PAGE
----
either a*X = – b/2 – k/2 or a*X = -b/2 +k/2

We now have a*Q = (a*X + [b/2])^2 – (b^2 – 4*a*c)/4 = (a*X + [b/2])^2 – [k/2]^2 a difference of squares, so
can factor to get
a*Q = (a*X + [b+k] /2) * (a*X + [b - k] /2)

We are especially interested in the case when each of a,b,c is an integer and b^2 – 4*a*c is positive. Then by a number theory result, the square root k is either an integer also, or it is an irrational number. When k is an integer, you can easily check from b^2 – 4*a*c = k^2 that b and k have the same parity, so that
p = [b+k]/2 and s = [b-k]/2 are both integers.

Notice that means a*Q = (a*X + p) * (a*X + s) where p and s are integers and p+s = b and p*s = a*c. This is what you get if you use the “key number method” as described by Mr. Kerins. There remains just one more problem. We need to factor a = m*h with integers m and h such that m is a divisor or p and h is a divisor of s. If we can do that, let p=m*p’ and s=h*s’ with p’ and s’ integers. Then finally we have the desired factorization:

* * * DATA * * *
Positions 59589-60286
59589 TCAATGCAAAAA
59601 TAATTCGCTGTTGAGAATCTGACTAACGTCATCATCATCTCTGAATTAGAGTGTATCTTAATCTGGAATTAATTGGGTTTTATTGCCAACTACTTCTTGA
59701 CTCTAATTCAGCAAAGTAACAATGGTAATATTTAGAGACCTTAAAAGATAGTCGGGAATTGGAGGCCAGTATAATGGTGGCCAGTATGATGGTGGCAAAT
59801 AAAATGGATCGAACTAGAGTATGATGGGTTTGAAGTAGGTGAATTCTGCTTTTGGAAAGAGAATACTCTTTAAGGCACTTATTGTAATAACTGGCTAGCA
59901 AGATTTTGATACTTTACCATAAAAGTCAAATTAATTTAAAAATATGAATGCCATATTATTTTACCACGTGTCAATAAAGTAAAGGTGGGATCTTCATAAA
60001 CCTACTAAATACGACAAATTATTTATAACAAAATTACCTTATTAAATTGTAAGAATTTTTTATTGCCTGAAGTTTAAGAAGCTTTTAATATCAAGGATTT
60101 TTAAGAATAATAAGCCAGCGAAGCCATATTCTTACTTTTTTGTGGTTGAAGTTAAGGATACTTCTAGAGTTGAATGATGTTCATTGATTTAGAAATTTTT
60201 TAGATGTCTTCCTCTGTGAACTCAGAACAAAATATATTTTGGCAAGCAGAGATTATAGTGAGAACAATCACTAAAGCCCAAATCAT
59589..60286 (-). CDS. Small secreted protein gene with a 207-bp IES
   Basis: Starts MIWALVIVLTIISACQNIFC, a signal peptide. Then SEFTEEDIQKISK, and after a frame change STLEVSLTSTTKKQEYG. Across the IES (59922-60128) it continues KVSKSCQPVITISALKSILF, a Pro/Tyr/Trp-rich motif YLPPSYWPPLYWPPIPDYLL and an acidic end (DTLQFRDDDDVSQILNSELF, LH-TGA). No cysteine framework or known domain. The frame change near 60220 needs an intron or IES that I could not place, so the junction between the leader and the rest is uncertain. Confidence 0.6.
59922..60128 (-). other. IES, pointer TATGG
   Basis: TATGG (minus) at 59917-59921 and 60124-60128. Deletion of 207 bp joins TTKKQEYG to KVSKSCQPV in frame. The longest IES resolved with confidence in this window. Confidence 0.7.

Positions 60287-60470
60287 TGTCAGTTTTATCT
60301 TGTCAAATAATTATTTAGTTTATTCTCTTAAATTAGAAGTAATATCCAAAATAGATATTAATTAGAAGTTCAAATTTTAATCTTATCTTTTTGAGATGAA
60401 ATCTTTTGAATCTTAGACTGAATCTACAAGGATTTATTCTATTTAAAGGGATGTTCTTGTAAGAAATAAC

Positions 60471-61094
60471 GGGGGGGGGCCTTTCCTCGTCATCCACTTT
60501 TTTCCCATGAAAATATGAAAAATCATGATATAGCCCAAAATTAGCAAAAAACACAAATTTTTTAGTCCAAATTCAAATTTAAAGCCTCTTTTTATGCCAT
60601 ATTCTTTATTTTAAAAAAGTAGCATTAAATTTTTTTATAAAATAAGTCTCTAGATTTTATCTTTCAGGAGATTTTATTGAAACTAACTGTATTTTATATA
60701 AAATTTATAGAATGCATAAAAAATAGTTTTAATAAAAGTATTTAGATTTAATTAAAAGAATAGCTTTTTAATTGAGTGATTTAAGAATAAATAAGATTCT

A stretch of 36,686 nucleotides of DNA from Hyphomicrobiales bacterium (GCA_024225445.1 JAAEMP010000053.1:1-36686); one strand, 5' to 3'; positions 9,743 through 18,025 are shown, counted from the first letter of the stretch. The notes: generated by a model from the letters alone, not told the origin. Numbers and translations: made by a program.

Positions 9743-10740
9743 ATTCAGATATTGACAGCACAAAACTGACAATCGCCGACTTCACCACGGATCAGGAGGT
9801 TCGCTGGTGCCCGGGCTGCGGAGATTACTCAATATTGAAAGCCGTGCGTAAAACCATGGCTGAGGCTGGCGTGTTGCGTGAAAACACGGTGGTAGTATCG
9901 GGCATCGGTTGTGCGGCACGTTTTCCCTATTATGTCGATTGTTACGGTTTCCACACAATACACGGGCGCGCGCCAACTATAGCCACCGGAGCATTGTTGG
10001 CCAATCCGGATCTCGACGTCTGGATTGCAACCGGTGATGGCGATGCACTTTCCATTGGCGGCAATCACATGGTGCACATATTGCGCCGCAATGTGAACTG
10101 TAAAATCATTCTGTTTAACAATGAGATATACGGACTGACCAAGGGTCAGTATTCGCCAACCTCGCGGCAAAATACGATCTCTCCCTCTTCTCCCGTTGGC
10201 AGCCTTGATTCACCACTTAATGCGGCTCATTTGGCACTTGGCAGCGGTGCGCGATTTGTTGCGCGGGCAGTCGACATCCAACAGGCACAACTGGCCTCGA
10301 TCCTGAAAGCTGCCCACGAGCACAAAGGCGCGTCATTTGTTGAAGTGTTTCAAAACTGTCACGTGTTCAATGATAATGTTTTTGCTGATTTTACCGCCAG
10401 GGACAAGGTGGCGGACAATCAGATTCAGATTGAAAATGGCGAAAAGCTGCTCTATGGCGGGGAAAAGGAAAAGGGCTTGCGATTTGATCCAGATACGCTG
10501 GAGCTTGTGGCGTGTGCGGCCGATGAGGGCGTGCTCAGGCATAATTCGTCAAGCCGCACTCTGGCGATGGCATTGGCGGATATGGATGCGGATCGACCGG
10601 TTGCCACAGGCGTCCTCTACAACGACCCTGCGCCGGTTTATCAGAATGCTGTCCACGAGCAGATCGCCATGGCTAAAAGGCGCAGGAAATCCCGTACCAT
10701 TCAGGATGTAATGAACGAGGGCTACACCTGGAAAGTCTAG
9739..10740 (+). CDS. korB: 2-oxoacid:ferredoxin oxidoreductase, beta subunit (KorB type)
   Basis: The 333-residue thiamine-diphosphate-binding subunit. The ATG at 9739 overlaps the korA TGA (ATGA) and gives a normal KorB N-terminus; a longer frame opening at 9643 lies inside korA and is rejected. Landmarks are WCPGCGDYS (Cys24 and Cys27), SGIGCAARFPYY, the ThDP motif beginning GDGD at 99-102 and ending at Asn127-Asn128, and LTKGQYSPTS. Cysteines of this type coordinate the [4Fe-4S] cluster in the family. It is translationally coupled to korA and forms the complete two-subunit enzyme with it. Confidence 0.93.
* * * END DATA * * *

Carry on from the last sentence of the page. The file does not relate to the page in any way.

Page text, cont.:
Q = (h*X + p’) * (m*X + s’)

Note that since a*c = p*s, a is a divisor of p*s. So we can first let m =gcd (a,p) and then
let a = m*h and p = m*p’ and h and p’ have no factors in common. Now m* h* c = m* p’ *s so factoring out m we have h *c =p’ *s. Since h is a divisor of p’ *s and h is relatively prime to p’, then h must divide s so we can write s = h* s’. Finished!

5. Christopher says:

Boy oh boy. I gotta say that I don’t get this at all. The original post was kind of fun; a clever inroad for a challenging symbolic derivation. But then things go haywire in the comments right away. Is the derivation of the quadratic formula so fundamentally important argument that the particular argument we use is worth all this sturm und drang?

Speaking both as a middle school guy and a college math instructor, I just don’t get it. These are all lovely arguments, it seems to me.

6. arnold omondi says:

from all those am kind of diffrent..by the way am a kenyan nd live in kenya..its tht my countries xyxtem math disturbes mst students bt me am a kind of a genious coz i factord out the exact way bt the prob waz tht he did it earler..bt am thnk full tht great mynds thnk a lyk..nd am only 16yrz…am glad tht math exists….i jst wanted 2 cheak if someone had found it out bt i finnaly cured my curiosity., .bt u cn get mi on facebook as arnold addi fracuss..thnx…alot…